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What is a Person with Significant Control (PSC)?

A PSC, or Person of Significant Control, is any individual who owns, or is in control of your company; they’re sometimes also known as Beneficial Owners (BOs).

In April 2016, it became compulsory for every LLP and unlisted company in the UK to have a PSC register, where they log any and all PSCs within their business. PSCs must also be declared to Companies House, so it can be added to the national PSC Register too; you can do this via the online submission form. This measure is intended to deter bribery, corruption and money laundering, as well as improve corporate conduct.

Who qualifies as a PSC?

A PSC within your company could be anyone who meets one or more of the following criteria:

·         Has more than 25% of the company shares

·         Has more than 25% of the company’s voting rights

·         Has the authority to appoint or dismiss the majority of the board of directors

·         Has any other way of exercising influence on the business

·         Has any other way of exercising influence on a trust/firm which in turn controls the company

With these qualifying factors in mind, it’s worth remembering that any company can have multiple PSCs at any one time, as there might be several individuals who hold more than 25% of the shares or voting rights and etc.

Companies Limited by Guarantee

Lots of charities and non-profit organisations in the UK are set up as companies limited by guarantee; these companies usually have guarantors rather than shareholders. Any profit made tends to be redistributed internally for reinvestment, or to further the organisation’s objectives, rather than being paid to members.

Despite the fact that companies limited by guarantee don’t have shareholders or capital to speak of, they can still have PSCs if an individual in the business meets any of the criteria listed above.

PSC Registers

A PSC register is a list of documented PSCs in your company. You’re required by law to have a PSC register for your business, even if there are no PSCs within it, or you’re still investigating who qualifies.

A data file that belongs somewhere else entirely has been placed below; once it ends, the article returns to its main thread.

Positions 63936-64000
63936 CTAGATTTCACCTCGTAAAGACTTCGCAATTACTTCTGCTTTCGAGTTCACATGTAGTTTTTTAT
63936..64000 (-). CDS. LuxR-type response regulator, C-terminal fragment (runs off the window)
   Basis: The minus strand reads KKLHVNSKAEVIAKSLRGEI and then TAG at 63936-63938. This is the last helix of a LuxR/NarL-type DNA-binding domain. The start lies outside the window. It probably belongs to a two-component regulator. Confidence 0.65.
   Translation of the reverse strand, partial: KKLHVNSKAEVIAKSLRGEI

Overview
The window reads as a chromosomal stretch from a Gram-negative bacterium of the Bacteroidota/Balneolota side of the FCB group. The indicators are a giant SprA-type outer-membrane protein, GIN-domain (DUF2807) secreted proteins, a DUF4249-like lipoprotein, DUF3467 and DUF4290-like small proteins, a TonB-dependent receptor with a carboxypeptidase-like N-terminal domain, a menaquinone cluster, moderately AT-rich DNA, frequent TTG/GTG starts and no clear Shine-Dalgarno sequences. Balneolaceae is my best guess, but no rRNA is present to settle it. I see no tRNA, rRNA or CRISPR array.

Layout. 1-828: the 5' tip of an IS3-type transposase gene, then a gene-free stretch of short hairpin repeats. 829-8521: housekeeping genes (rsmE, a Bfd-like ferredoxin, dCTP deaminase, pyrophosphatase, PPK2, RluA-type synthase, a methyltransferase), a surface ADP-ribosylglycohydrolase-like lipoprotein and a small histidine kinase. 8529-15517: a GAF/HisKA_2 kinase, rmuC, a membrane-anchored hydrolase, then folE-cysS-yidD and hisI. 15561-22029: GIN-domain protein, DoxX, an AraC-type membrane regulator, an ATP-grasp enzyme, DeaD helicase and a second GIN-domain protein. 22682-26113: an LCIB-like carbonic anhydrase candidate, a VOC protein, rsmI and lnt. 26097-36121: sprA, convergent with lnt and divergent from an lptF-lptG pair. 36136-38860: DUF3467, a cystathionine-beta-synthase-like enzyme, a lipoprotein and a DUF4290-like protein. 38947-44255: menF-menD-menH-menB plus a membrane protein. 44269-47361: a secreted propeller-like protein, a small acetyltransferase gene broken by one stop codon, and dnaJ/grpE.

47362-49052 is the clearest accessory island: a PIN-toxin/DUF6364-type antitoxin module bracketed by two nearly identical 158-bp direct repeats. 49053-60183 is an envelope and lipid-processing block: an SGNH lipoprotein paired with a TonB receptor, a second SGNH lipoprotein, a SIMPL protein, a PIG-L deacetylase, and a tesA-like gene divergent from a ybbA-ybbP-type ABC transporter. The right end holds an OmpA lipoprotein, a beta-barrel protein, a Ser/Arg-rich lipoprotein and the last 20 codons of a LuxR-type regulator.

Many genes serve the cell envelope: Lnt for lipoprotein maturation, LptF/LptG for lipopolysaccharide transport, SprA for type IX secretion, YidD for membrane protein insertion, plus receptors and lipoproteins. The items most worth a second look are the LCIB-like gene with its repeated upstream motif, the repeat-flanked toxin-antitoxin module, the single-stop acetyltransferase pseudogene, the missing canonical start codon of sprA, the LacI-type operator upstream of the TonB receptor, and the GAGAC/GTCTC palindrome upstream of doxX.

When you record your PSC’s information on the company’s register, you’ll need to include the following details:

-         Name, address and date of birth

-         Nationality and country of residence

-         Information regarding when and how they became a PSC

-         Information regarding their shares and voting rights

-         Information regarding the level of control/influence they have

-         Any application for the information to be kept private from public disclosure  

You also need to communicate a list of all the PSCs within your business to Company House, so that they can be officially added to the PSC Register; failing to do this is a criminal offence.

If any information regarding your PSCs changes, you should update your records and inform Company House as soon as possible, which you can do online.

Why is checking PSCs important for AML regulations?

The 2016 PSC regime was established to make it more difficult for anyone who hides their ownership or control of a business, in order to enable illegal activities.

When a corporation’s PSCs are public knowledge, you’re able to see directly who would stand to benefit from any illegally made proceeds, which helps to discourage financial crimes like money laundering.

Due to their influential positions, PSCs are naturally targeted by those who wish to carry out financial misconduct. Once you have access to a PSC’s details, you can run all the standard AML checks against them, like screening for sanctions and adverse media. This is another way of reducing the money laundering threat to your firm, by ensuring your customer is reputable before you go into business with them.

What happens if you don’t comply?

If your company doesn’t comply with the latest PSC requirements, you can face serious consequences. The government can issue you with a sizeable fine, or a prison sentence of up to two years. This applies to both offences carried out by the company and also by the PSCs themselves.

SmartSearch can carry out PSC checks retrospectively, so we’ll always be able to see exactly who the past and present PSCs are in any given firm, providing they’re on public record.

SmartSearch Can Help

The extensive SmartSearch platform can check the current and previous PSCs for every firm registered with Company House, making your AML compliance and risk-management even more convenient.

Our services are secure and reliable, and we use exceptional resources like the Dow Jones WatchList to ensure that the information we provide is unfailingly accurate, and up to date. 

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